RationaleThis rationale complements and extends the rationale for The Arts learning area.
Drama is the expression and exploration of personal, cultural and social worlds through role and situation that engages, entertains and challenges.
AimsIn addition to the overarching aims of the Australian Curriculum: The Arts, drama knowledge, understanding and skills ensure that, individually and collaboratively, students develop:
confidence and self-esteem to explore, depict and celebrate human experience, take risks and challenge their own creativity through drama
StructureLearning in Drama
Learning in Drama involves students making, performing, analysing and responding to drama, drawing on human experience as a source of ideas. Students engage with the knowledge of drama, develop skills, techniques and processes, and use materials as they explore a range of forms, styles and contexts.
Example of knowledge and skills
Years 3 and 4
Years 3 and 4 Band Description
In Years 3 and 4, learning in The Arts builds on the experience of the previous band. It involves students making and responding to artworks independently and collaboratively with their classmates and teachers.
As they experience The Arts, students draw on artworks from a range of cultures, times and locations. They explore the arts of Aboriginal and Torres Strait Islander Peoples and of the Asia region and learn that they are used for different purposes. While the arts in the local community should be the initial focus for learning, students are also aware of and interested in the arts from more distant locations and the curriculum provides opportunities to build on this curiosity.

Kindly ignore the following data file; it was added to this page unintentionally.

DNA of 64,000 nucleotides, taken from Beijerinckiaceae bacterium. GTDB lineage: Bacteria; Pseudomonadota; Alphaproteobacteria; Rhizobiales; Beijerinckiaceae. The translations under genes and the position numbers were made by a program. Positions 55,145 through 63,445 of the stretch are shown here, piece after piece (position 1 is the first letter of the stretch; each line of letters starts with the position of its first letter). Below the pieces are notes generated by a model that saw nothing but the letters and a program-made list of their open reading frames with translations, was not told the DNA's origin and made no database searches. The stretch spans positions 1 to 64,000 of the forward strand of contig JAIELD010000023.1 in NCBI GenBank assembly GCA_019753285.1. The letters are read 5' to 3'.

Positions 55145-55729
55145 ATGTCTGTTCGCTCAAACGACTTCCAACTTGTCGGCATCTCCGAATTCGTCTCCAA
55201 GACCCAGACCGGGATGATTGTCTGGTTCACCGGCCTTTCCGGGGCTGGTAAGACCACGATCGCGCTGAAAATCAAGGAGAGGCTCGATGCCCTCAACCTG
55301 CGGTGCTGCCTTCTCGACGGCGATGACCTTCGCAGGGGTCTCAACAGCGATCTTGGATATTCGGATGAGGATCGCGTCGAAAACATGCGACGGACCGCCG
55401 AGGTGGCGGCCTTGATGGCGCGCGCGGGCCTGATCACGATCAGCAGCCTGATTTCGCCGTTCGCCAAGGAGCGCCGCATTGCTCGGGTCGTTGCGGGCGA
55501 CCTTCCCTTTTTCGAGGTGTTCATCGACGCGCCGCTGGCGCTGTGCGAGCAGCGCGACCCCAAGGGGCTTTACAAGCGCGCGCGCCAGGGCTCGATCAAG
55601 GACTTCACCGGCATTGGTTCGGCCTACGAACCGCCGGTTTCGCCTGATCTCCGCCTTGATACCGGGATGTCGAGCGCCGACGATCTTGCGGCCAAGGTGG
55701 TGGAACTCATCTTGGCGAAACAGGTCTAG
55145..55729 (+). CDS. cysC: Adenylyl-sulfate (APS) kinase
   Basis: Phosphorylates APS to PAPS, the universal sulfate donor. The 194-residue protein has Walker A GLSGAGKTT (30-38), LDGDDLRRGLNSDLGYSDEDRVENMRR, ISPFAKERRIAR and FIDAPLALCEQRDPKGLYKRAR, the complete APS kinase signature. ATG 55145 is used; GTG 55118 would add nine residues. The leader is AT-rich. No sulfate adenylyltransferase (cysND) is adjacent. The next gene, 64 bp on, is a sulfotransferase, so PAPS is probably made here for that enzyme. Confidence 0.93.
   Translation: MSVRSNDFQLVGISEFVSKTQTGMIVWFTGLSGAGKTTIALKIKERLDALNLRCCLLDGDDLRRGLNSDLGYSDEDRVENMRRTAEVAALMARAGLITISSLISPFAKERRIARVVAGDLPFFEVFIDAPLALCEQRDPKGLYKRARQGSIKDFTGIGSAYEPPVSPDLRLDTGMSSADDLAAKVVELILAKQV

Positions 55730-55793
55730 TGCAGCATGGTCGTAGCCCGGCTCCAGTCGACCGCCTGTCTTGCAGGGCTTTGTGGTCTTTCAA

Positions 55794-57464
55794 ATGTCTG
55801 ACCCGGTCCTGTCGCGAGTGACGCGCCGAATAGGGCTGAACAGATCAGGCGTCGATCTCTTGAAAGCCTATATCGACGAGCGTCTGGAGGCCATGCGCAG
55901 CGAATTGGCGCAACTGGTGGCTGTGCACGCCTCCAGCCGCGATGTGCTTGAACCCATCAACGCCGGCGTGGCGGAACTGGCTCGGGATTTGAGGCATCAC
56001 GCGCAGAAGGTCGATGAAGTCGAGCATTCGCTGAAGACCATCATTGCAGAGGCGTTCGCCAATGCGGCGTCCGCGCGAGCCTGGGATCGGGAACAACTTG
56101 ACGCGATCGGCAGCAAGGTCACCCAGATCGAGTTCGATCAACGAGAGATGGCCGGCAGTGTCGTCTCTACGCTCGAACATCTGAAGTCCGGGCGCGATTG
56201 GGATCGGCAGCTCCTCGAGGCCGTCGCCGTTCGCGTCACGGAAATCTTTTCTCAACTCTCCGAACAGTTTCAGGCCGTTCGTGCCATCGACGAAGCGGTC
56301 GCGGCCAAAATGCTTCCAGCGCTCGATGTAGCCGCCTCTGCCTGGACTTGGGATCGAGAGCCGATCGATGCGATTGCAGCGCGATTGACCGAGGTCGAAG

As they make and respond to artworks, students explore meaning and interpretation, elements and forms, and social and cultural contexts of the arts. They make personal evaluations of their own and others’ artworks, making connections between their own artistic intentions and those of other artists.
Students continue to learn about safe practices in the arts and in their interactions with other artists. Their understanding of the role of the artist and the audience builds on their experience from the previous band. As an audience, students focus their attention on the artwork and respond to it. They consider why and how audiences respond to artworks.
In Years 3 and 4, students’ awareness of themselves and others as audiences is extended beyond the classroom to the broader school context.
In Drama, students:
- extend their understanding of role and situation as they offer, accept and extend their ideas in improvisation
- vary voice and movement to create role when devising drama
- learn about focus, tension, space and time in their own and others’ drama
- explore meaning and interpretation, forms and elements including voice, movement, situation, time and place, and tension as they make and respond to drama
- use language and ideas to shape dramatic action
- use story structures to shape drama for audiences.
Years 3 and 4 Content Descriptions
Years 3 and 4 Achievement Standards
By the end of Year 4, students describe and discuss similarities and differences between artworks they make and those to which they respond. They discuss how they and others organise the elements and processes in artworks.
Students collaborate to plan and make artworks that communicate ideas.
By the end of Year 4, students describe and discuss similarities and differences between drama they make, perform and view. They discuss how they and others organise the elements of drama in their drama.
Students use relationships, tension, time and place and narrative structure when improvising and performing devised and scripted drama. They collaborate to plan, make and perform drama that communicates ideas.